Aug 25, 2020

Evaluating Programming Knowledge

Today I did a test to evaluate my programming skills. It was a classic test where you implement some algorithmic solutions, much in line with the kind of problems you can solve at Hackerrank or LeetCode. It made me think about how you can actually evaluate somebody's skills.

I found the test well written and good, but at the same time I believe that the skill to implement smart algorithms is not really the primary skill needed to be a good programmer in a corporation. It is perhaps indicative, meaning that if you are good at implementing algorithms, it shows that you have some experience with programming, which means that you might very well be good at other things as well. But the everyday tasks when working in a big corporation feels like they are actually quite remote from that which you would in school learn that is called programming.

I think most of all, what many people work with is taking decisions on what piece of cloud infrastructure to use where. It is no longer a question of programming in the traditional sense, rather it is a kind puzzling that you do with some different ready made components. The skill you need is experience with these components, and understandings of what their limitations and strengths are. This is, in my experience, where you spend a lot of time as an experienced developer.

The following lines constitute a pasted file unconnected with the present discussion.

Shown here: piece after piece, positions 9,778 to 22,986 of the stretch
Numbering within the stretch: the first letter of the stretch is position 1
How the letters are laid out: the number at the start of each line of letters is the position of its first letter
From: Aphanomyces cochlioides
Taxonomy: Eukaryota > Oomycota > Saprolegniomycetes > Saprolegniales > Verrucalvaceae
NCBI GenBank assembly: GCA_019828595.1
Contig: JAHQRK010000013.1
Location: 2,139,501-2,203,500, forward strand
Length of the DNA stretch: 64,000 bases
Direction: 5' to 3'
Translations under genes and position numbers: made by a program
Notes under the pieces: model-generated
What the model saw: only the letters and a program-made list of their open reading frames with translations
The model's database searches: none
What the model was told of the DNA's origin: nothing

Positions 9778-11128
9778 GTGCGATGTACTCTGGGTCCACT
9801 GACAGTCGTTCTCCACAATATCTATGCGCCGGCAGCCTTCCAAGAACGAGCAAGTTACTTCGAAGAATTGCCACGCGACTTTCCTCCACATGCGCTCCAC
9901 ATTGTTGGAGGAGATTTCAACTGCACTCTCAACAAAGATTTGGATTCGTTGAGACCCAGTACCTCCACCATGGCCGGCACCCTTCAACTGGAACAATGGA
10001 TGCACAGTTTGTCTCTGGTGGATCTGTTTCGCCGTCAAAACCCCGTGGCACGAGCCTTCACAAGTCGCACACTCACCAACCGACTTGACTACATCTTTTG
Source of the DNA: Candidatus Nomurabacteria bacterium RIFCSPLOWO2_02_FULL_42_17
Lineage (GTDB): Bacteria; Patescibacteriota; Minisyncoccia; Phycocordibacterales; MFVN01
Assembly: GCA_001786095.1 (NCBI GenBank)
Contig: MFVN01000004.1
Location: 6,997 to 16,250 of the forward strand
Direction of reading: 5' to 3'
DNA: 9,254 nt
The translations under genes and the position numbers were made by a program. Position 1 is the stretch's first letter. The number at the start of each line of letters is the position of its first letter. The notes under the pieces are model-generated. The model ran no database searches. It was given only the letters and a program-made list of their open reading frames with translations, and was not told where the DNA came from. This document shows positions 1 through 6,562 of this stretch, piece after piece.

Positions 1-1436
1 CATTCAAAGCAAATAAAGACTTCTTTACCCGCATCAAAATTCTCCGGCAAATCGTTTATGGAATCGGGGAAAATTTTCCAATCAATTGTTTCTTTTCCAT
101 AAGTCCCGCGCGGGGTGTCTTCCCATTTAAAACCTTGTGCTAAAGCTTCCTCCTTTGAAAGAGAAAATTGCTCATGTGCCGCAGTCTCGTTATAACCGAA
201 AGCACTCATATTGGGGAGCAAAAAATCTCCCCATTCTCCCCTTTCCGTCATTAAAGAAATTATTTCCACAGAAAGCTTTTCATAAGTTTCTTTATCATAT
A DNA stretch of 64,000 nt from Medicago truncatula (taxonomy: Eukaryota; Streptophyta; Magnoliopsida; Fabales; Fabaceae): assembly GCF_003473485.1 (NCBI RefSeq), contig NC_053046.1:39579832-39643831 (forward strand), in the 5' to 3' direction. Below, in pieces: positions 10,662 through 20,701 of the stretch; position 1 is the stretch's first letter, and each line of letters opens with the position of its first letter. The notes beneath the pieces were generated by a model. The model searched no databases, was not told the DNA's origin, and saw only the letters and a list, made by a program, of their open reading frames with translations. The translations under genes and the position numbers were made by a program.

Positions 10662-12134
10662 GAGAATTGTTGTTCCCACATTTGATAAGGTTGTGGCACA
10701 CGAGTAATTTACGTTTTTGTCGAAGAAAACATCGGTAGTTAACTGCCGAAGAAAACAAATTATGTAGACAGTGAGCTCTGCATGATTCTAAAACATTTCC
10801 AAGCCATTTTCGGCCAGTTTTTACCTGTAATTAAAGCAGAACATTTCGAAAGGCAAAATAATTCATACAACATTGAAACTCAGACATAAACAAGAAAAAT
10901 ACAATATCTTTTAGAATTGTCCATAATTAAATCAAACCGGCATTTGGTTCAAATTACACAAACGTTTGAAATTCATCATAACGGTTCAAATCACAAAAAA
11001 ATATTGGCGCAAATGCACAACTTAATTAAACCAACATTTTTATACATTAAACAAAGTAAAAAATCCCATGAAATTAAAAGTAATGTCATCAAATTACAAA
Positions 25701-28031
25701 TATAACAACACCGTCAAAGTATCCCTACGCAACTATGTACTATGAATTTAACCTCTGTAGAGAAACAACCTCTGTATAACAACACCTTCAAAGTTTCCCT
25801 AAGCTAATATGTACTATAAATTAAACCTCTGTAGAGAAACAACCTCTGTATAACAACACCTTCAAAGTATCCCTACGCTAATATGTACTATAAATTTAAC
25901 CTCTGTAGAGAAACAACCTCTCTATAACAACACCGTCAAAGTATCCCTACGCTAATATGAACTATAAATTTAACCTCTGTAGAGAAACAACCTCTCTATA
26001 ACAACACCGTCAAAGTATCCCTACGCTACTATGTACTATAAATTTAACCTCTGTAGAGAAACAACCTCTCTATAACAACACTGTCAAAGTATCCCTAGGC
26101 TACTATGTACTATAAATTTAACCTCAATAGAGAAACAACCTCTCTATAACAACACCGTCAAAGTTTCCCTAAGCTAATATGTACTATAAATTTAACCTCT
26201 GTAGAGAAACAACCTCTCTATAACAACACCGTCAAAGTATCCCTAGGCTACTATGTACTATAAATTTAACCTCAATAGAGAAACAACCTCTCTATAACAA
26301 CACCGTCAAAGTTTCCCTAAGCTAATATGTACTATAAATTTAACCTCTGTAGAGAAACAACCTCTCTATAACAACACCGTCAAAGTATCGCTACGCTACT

When you are a mid level developer I feel it is about using different libraries in your code to communicate with databases etc. It is then again about knowing about these different libraries, and what their strengths and limitations are.

Finally, as the more Junior, and also hence perhaps the most hands on developer, I feel that you actually do get to do some implementations, but I feel that it is more about using design patterns for solutions. In the most simple cases the coding is very straight forward, such as making a button blue or something like this. In some cases philosophical questions arise, such as how do we communicate state between different components of our application or something like this.

But actually implementing algorithms counting prime numbers etc. ? I find it really fun, but I have not encountered it very much in my day job.

Code of the Day

function createItem(w:number, h:number) : LayoutItem {
  lastItem = {
    getWidth: () => w,
    getHeight: () => h,
    setX: jest.fn(),
    setY: jest.fn(),
  } as LayoutItem;

  return  lastItem;

I suppose I will find out if this is a good idea or not. I'm doing a layouting library, that operates by calling setX, setY on new objects that are added. It feels a bit painful, since I always prefer doing pure functions, and this is naturally not pure functions. The advantage will supposedly be that there will be less boilerplate in the code using this library. Why I use setters? I want libraries to be allowed to for example animate the movements of layout objects.